EXPERTISE SERVICES: DRR VOICES BLOG
Ria Sen says disaster risk reduction and climate projects need to have engagement tools that recognize the financial and social barriers that keep women from being heard.
Ria is Lead Preparedness Officer with the Technology Division at the World Food Programme. She works with the Emergency Telecommunication Cluster that supports preparedness and response in crises around the world. She reflects on the converging crises of gender inequality and climate change and shares her personal views on how these overlapping issues fit into the global conversation on disaster risk reduction.
“The conditions are right for women to claim a space in disaster and climate preparedness and response”
“A lot of my work is about technological readiness for managing disaster-related risks for governments and communities,” Ria says. “We do this by supporting the stakeholders in developing emergency telecommunication roadmaps and disaster contingency plans as national planning measures. For communities, this entails development of early warning services, helping people know when they are at risk. “
Ria points out that a nuanced and inclusive approach to community consultation is about more than just tech.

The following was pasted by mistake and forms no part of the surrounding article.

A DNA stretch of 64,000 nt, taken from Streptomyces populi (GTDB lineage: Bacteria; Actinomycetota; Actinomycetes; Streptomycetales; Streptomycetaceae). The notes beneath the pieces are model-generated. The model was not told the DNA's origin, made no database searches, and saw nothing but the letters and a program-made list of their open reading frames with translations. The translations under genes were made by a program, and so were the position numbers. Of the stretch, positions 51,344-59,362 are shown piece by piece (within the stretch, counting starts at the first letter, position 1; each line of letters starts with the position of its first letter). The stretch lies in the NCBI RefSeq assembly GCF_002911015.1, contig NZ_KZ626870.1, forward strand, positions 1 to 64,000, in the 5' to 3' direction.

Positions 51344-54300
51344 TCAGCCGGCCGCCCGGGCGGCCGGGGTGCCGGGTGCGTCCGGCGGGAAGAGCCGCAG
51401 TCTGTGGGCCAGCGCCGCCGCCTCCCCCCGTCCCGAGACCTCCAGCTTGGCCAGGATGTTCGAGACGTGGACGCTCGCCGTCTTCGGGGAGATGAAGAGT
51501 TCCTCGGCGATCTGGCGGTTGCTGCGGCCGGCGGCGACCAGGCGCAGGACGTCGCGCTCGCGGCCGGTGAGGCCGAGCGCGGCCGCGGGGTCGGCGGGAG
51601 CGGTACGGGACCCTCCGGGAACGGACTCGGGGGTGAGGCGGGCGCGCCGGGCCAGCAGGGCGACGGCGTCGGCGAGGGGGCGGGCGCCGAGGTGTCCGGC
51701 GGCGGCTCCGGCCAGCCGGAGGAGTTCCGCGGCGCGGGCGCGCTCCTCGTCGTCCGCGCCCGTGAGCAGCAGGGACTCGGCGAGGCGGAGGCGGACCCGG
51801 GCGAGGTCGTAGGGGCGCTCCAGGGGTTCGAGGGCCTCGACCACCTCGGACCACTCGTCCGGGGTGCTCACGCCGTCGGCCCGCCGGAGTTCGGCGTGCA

“It's about understanding what is the body of traditional knowledge, including in the environmental domain, that women or other vulnerable groups have.”
“Technology is a function of process and people, and not just the hardware or software,” she says. “It's about understanding what is the body of traditional knowledge, including in the environmental domain, that women or other vulnerable groups have. This body of knowledge is resilient and offers interesting solutions for linking existing resources that are present at the community level to technology.”
Ria says disaster risk reduction and climate projects need to have engagement tools that recognize the financial and social barriers that keep women from being heard.
“These issues require community-based disaster risk reduction to be sensitive to gender inclusiveness and diversity,” she says. "We need interventions across the spectrum of the disaster risk management cycle; not just planning and preparedness but response and recovery programming.”